Dogs are naturally rowdy creatures. They bite things, play rough, and goof around with anything that moves if you leave them alone even for just a second.
Unfortunately, their proclivity for fun also makes them vulnerable to accidents and other health emergencies. This is the reason why all dog owners should have a fully equipped first aid kit for their pets which they can easily utilize should said emergencies arise. And it is no different for dog groomers. A dog first aid kit should be an essential item in a groomer’s equipment list.
Do take note that first aid should not be treated as a substitute for proper veterinary care.
Small injuries like little cuts, bee stings, and insect bites can usually be treated at home with dog first aid kits.
But when in doubt about the state of your dog’s health, contact your vet.
If you have any concerns about any incurred injuries or any health problem that you think should require professional medical attention immediately, then don’t hesitate to contact your veterinarian as soon as possible.
Dog First Aid Kits
Here are some of the first aid kit must-haves for your dog.
- a muzzle
- roll of gauze
- first aid tape
- vet wrap
- a cream to relieve itchiness brought about by bug bites
- styptic powder
- hydrogen peroxide (to be used only if your vet advises you to do so)
- eyewash solution (in case you need to wash out your dog’s eyes)
- towels and non-stick bandages
- digital thermometer
- milk of magnesia or activated charcoal
- an antiseptic for dogs
- a blanket
- plastic gloves
- a multi-purpose animal skin care product (one particular example would be Vetericyn Wound & Skin Care)
This is by no means a definitive list. Many kits on the market include several additional items.
How to Administer First Aid to Your Dog
If your dog has wounds or external bleeding:
- Muzzle your pet first. An injured dog can lash out and bite people, even their owners.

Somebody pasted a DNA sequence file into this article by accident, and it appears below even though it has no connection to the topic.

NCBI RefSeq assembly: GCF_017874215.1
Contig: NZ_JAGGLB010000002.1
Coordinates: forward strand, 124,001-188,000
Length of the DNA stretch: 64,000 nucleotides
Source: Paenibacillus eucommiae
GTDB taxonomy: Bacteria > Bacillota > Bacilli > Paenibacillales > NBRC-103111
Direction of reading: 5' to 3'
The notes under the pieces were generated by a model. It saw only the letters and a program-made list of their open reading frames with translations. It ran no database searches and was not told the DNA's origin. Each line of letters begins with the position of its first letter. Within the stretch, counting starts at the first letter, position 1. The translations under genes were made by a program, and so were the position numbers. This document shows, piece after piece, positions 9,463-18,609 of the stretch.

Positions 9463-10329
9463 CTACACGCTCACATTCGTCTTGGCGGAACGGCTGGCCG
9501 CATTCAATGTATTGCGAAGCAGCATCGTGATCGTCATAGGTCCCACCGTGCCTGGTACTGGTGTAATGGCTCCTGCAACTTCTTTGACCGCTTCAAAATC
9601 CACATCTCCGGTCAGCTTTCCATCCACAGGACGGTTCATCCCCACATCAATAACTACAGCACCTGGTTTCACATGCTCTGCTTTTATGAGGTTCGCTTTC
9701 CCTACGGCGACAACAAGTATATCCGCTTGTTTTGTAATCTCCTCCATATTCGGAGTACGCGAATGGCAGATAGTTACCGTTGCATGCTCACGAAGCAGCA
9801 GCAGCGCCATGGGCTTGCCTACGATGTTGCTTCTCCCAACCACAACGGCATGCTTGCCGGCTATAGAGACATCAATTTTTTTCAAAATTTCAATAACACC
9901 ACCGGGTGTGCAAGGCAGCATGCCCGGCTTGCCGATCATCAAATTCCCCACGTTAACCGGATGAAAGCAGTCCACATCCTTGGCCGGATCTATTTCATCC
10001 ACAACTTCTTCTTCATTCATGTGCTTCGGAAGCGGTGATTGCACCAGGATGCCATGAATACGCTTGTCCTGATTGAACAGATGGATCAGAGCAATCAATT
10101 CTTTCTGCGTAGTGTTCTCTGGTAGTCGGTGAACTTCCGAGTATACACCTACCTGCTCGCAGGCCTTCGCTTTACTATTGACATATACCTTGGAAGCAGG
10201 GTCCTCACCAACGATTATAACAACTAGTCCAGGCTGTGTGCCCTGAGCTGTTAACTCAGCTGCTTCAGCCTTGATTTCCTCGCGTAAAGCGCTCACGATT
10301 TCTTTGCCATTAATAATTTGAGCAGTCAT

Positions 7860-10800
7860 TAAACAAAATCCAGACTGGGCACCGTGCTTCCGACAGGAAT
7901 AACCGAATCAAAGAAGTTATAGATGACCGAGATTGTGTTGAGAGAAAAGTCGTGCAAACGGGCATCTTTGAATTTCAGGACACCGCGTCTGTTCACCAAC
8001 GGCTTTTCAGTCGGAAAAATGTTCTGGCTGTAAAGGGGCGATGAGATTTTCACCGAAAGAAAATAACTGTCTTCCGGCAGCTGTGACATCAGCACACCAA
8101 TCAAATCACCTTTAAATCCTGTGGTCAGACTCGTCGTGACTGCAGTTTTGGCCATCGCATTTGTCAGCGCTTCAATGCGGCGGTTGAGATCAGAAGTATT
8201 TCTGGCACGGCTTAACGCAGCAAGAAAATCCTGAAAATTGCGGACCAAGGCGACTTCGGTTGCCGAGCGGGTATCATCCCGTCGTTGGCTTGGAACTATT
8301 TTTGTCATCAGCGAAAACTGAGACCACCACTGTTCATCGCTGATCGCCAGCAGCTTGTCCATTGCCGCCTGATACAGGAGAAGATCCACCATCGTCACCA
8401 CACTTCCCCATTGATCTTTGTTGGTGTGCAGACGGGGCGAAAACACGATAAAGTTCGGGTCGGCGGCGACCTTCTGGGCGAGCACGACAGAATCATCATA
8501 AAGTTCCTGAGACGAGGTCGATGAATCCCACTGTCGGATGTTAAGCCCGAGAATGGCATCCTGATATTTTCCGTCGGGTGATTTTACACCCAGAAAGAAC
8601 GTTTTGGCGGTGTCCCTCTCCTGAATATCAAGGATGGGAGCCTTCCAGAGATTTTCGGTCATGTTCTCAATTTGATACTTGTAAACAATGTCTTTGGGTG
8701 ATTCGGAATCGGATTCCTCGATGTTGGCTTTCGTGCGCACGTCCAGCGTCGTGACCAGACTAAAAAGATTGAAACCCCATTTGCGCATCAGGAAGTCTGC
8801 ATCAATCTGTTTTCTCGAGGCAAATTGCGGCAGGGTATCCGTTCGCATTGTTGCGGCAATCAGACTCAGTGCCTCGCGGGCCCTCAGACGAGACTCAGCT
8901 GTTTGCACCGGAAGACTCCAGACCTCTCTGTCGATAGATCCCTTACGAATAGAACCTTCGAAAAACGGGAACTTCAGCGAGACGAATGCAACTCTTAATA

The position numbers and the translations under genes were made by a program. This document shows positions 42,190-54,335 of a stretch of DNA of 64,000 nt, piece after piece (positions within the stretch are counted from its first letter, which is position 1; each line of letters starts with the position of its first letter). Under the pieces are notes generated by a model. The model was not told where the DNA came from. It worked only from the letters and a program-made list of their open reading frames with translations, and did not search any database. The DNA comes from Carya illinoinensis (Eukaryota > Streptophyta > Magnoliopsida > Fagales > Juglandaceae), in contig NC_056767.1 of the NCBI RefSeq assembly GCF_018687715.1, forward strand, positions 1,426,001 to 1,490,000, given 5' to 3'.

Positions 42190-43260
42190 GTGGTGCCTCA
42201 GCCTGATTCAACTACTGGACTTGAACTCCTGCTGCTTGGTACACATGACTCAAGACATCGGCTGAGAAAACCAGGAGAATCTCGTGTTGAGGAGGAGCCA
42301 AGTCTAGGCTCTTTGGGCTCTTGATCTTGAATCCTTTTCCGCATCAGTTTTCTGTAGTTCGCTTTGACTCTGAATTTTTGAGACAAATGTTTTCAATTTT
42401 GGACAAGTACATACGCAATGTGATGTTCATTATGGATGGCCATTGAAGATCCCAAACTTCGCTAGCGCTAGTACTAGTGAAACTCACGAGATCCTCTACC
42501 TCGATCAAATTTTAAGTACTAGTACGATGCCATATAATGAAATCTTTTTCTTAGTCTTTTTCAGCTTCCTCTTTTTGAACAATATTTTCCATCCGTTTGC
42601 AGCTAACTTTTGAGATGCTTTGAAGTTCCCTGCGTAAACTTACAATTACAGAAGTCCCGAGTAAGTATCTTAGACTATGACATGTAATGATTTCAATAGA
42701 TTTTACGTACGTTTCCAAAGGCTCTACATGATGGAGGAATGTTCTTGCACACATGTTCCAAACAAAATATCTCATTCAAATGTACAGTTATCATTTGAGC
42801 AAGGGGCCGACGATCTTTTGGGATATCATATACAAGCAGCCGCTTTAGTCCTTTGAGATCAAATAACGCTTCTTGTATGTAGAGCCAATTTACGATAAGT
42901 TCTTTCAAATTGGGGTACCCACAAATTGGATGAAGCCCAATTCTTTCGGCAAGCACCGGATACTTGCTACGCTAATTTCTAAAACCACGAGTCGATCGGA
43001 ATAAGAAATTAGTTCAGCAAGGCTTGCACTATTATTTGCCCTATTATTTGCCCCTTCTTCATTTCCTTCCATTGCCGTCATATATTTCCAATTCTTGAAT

- If it is a small wound, such as a prickle in the paw pad, then you can use your tweezers to gently ease it out if possible.
- If there is an infected wound, refer to the directions on your antiseptic for dogs.
- If it is a small bleeding wound, then with a thick gauze pad, apply pressure over the wound until it starts to clot. Keep applying pressure until the bleeding stops. This can take several minutes.
- For severe wounds with heavy bleeding on the legs, use gauze to apply pressure to the wound while getting to your vet as soon as possible.
It is to be noted that if your dog has severe wounds, you should rush him to the vet ASAP, as the loss of blood is life-threatening
Caution About Poisons
If your pet is poisoned or comes into contact with toxins:
- Immediately check the label of the substance (e.g. cleaning products, antifreeze, etcetera) for first aid instructions. For example, if the bottle instructs you to wash the affected skin area with soapy water, then wash your dog’s skin with soapy water straight away.
- Take note of the name of substance that has been ingested. Your vet will want to have this information.
- A solution of hydrogen peroxide can induce vomiting in situations wherein a dog has ingested a harmful substance. But NEVER decide to induce your dog to vomit on your own. Seek assistance from a veterinarian or a poison control center; they will advise on the best solution for the particular toxin in question. Get your pet veterinary help as soon as possible.
Where to Find Dog First Aid Kits
Dog first aid kits can be purchased easily from pet and online stores.
And a popular version for owners of sporting dogs, the Sporting Dog First Aid Kit:
But a kit alone is not enough. Make sure that you know exactly what to do for common pet emergencies.
Also, keep a list of important numbers to call like your veterinarian, the local poison control center, and a nearby animal emergency clinic, with your kit at all times.
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